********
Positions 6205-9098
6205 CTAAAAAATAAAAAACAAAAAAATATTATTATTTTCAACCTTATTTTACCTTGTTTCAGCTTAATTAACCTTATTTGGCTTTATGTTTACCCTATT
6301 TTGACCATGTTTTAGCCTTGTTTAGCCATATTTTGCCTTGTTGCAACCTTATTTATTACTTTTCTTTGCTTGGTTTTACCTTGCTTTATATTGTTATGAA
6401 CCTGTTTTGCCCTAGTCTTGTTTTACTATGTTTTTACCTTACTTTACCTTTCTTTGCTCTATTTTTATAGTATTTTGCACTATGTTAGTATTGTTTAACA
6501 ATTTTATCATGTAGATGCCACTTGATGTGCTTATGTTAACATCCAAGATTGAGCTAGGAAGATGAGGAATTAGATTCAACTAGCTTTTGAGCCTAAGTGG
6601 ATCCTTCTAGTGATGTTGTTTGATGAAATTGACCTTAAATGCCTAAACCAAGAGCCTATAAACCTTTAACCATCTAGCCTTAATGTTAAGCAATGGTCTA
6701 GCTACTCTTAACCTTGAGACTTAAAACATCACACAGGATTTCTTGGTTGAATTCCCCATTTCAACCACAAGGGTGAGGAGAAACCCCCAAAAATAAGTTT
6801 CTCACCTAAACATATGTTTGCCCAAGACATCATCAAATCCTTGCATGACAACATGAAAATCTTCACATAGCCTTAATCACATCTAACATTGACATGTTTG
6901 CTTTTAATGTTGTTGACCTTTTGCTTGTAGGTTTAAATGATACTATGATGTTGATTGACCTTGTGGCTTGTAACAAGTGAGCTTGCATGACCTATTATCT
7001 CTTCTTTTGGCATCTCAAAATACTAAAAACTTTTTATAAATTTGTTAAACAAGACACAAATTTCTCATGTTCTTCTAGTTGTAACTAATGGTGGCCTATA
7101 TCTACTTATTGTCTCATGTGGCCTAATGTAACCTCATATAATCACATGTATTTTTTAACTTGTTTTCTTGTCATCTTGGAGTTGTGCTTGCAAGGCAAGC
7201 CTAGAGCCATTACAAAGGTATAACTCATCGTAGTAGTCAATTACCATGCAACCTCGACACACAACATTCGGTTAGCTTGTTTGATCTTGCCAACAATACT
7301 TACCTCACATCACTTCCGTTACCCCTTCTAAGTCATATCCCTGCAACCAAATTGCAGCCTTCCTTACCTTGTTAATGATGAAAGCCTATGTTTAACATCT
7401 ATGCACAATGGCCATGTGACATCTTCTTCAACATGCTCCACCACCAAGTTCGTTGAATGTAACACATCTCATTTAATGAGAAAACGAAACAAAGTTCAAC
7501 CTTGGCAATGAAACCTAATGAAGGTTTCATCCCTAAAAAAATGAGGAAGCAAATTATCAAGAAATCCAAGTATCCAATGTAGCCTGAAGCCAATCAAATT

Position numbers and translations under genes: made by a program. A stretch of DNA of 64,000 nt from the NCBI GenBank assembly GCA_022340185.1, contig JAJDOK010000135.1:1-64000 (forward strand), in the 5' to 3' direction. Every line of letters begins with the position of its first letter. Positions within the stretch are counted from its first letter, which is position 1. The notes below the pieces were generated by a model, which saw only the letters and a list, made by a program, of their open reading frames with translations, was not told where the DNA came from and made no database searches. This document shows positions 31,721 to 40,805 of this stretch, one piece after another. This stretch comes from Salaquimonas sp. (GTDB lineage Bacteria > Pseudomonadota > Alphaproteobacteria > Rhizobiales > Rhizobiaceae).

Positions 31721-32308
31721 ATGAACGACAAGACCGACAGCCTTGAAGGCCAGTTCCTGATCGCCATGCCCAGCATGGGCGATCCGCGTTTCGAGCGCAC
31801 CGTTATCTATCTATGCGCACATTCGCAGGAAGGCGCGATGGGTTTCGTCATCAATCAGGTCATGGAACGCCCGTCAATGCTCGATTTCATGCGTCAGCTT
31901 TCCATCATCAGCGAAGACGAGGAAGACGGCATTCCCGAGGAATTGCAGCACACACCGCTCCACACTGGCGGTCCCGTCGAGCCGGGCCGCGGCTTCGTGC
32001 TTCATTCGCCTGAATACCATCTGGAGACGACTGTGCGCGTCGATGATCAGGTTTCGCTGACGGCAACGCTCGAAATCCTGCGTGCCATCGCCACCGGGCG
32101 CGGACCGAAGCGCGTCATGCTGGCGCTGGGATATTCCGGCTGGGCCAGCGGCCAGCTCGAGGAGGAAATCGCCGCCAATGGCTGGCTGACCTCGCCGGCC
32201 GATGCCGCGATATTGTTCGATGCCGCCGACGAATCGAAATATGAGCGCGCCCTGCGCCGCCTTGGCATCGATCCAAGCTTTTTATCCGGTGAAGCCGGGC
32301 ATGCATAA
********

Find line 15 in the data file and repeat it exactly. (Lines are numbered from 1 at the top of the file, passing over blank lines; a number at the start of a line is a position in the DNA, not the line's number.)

7501 CTTGGCAATGAAACCTAATGAAGGTTTCATCCCTAAAAAAATGAGGAAGCAAATTATCAAGAAATCCAAGTATCCAATGTAGCCTGAAGCCAATCAAATT